A United Nations expert called Thursday for a global moratorium on the testing, production and use of armed robots that can select and kill targets without human command.
(New York Times, hat tip to Adam Elkus)
I wonder how much people discussing this (and I've seen some really, really inept comments on drones both in English and German) are aware about arms technology.
|Bat guided glide bomb|
The earliest robots capable of lock-on after launch (that is finding their target after launch without further aid from the launch platform) appeared during the Second World War; 1943 IIRC. These were mostly autonomous torpedoes, but also at least one air-surface glide bomb with an active radar seeker.
Lock-on after launch missiles have since become quite common; all torpedoes have this capability in principle and it's the standard mode of operation of lightweight torpedoes. Anti-air and air-air missiles with active radar seeker or modern wide field of view infrared seeker employ lock-on after launch as well. Anti-radar missiles have this capability as standard, and one (Alarm) is meant to be launched even if no emitting radar was detected yet. Anti-ship missiles all employ LOAL modes. Several 'smart' artillery munitions meant to engage tanks employ LOAL (SmArt155, Bonus etc.).
These are munitions, of course. And save for the Alarm missile, all of them are typically aimed at a particular target, not launched to seek and engage targets which were not identified earlier.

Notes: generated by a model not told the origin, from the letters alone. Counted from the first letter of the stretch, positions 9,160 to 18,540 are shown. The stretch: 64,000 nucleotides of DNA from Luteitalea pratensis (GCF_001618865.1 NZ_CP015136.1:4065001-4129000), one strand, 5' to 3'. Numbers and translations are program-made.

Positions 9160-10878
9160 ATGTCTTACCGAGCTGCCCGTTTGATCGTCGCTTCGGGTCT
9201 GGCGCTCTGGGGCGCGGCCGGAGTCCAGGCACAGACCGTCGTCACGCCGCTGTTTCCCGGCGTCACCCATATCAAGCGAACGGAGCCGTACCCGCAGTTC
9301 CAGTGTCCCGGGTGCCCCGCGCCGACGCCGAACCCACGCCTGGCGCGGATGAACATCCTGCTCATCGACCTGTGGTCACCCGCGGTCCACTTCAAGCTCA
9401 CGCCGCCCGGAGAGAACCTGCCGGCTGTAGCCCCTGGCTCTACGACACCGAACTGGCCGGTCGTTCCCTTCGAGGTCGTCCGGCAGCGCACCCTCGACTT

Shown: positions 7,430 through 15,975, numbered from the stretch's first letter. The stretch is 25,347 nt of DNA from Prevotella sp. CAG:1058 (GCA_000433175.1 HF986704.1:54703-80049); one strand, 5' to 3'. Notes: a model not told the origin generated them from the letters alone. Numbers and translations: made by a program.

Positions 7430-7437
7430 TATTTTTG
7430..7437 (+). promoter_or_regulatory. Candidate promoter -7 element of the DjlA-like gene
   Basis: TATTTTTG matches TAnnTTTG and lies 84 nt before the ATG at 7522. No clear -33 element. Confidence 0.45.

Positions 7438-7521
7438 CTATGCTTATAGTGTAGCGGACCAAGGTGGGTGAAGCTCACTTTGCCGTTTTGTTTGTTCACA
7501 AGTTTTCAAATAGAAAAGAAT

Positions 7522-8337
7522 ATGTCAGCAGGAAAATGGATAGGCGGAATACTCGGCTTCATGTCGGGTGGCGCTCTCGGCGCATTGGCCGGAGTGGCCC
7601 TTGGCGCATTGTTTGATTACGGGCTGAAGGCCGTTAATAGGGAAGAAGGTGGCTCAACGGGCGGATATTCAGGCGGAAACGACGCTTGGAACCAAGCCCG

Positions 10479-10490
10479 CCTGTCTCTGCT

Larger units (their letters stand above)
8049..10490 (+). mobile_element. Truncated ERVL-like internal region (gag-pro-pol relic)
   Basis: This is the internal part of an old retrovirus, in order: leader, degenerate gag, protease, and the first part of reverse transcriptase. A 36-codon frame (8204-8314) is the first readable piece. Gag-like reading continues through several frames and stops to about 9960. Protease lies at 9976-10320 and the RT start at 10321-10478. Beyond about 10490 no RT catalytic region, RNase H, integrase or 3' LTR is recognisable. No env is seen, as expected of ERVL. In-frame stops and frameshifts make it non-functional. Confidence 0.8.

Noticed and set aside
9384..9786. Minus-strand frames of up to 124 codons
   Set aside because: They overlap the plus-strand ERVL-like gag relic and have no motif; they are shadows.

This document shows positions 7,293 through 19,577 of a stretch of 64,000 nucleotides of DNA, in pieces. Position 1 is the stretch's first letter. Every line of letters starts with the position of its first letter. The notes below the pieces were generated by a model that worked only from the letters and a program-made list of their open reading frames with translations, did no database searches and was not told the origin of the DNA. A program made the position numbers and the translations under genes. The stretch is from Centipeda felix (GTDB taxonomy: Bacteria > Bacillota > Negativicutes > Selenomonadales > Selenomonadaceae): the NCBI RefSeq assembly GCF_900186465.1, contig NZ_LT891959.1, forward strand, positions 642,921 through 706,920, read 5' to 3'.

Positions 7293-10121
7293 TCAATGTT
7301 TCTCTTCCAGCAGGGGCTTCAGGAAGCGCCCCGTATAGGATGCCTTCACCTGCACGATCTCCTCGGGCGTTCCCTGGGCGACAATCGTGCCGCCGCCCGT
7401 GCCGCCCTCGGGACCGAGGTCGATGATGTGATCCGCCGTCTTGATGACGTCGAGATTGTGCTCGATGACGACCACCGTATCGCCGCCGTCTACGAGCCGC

Now let's add one more example; the Brimstone missile, which can be launched at a general area (such as a road) and tasked to engage enemies there. Is this killer robot enough?
Maybe one step closer to the "drones"; the cancelled Taifun missile/drone, a ground-launched drone (missile) which was meant to do the same as Brimstone, just slower and with more endurance. The Harpy drone does the same, just specialised on radars.
Is this killer robot enough?
Is the difference between "ammunition" (expended by use) and weapon (re-usable, usually dispensing ammunition) really relevant for the ethics et cetera?
I suspect some drone critics who see drones as something new and especially dangerous are too ignorant to realise that this Pandora's box has been opened decades ago already.
Others merely seem to consider drones as scary-enough low-hanging fruit. Chemical and biological weapons were banned already, most mines were banned and the small arms vilification effort is predictably doomed to fail. They may have selected the scary 'drones' as their new low-hanging fruits in a general anti-military effort.
Drones don't have much novelty value.
edit: What about CAPTOR, a capsuled torpedo mine? The capsule could be interpreted as a fully autonomous weapon, with the torpedo as the munition..